In the first two months of the budget year, the United States’ budget deficit was 25.1% higher during this time period compared to last year, according to The Associated Press (AP).
The Treasury Department reported Thursday that the deficit totaled $429.3 billion from October through November, the AP reported. The figure is more than $80 billion more than the $343.3 billion deficit over the same time period last year, according to the AP.
The increased deficit was fueled by an 8.9% increase in expenditures, which totaled $886.6 billion, and a 2.9% decline in tax revenues that totaled $457.3 billion, according to the AP. (RELATED: Trump Administration Pushing New $916 Billion Stimulus Offer Including Another Round Of $600 Direct Payments And State Aid)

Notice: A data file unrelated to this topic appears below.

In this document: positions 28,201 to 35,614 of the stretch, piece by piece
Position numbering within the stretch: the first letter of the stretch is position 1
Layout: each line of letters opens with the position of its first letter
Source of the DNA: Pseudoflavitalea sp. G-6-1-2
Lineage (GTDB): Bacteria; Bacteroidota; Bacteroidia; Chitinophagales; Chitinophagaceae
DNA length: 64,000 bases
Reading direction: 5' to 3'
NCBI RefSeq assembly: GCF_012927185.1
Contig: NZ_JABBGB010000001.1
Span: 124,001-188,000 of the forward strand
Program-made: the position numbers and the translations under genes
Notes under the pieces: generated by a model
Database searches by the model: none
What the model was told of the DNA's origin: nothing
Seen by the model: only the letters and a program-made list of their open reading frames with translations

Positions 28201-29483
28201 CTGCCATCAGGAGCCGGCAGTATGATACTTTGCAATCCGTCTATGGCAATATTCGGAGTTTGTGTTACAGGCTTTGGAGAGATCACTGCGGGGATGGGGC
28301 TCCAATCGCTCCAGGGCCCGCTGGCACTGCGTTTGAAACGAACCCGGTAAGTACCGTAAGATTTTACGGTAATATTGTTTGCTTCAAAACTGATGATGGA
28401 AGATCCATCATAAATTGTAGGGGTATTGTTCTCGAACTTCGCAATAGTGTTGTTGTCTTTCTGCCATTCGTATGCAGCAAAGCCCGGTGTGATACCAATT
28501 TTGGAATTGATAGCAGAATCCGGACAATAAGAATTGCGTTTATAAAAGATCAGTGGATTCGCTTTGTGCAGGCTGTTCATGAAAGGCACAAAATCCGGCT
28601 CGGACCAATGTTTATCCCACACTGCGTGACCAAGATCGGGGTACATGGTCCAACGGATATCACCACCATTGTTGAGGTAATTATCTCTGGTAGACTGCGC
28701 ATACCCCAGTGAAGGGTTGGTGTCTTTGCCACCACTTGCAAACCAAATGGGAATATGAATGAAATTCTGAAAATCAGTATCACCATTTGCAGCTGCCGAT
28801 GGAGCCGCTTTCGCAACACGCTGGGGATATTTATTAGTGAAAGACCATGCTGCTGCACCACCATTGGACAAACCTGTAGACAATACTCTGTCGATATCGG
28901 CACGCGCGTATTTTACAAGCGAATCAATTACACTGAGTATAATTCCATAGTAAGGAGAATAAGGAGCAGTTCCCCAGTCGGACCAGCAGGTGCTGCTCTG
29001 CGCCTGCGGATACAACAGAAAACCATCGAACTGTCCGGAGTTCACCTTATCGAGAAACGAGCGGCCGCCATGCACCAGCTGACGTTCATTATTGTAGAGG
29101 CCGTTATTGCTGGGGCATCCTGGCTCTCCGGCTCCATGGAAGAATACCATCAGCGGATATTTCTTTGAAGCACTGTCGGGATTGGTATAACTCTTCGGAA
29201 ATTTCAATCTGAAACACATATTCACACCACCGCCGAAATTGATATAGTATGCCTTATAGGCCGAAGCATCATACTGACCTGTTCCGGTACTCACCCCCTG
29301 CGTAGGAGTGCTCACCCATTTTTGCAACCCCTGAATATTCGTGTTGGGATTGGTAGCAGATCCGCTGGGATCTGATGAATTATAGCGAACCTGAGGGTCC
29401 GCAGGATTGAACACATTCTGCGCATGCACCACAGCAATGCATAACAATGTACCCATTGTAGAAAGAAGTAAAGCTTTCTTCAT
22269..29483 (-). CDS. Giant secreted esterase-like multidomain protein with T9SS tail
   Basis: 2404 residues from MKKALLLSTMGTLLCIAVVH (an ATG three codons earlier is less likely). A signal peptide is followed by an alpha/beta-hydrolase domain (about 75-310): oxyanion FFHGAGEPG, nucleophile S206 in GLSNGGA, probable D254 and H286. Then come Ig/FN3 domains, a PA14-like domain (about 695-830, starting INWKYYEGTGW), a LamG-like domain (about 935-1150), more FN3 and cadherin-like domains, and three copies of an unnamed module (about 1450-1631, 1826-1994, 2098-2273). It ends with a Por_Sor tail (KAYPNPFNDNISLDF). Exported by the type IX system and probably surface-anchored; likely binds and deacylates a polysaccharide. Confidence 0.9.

Both spending and the deficit over the first two months of the budget year, which begins on Oct. 1, set records, according to the AP.
The national debt accrued over the course of the last budget year was $3.1 trillion, the highest ever recorded by the United States, according to The New York Times.
The previous record was $1.4 trillion in 2009 after the financial crisis, US News reported.
The expenditure increases have been traced back to efforts taken by the government to mitigate the economic collapse brought on by coronavirus and lockdowns, according to the AP. Furthermore, the economic downturn has caused millions to lose their jobs, decreasing tax revenue.
In April, unemployment claims reached the highest level ever recorded in the United States, with 20.5 million workers lost from nonfarm payrolls, according to CNBC.
The Congressional Budget Office’s (CBO) budget forecast has predicted this budget year’s deficit will amount to $1.8 trillion, and will stay over $1 trillion through 2030.
However, the CBO’s predictions did not account for another round of coronavirus stimulus, over which debate rages on Capitol Hill. The coronavirus stimulus could be around another $1 trillion in government spending, according to the AP.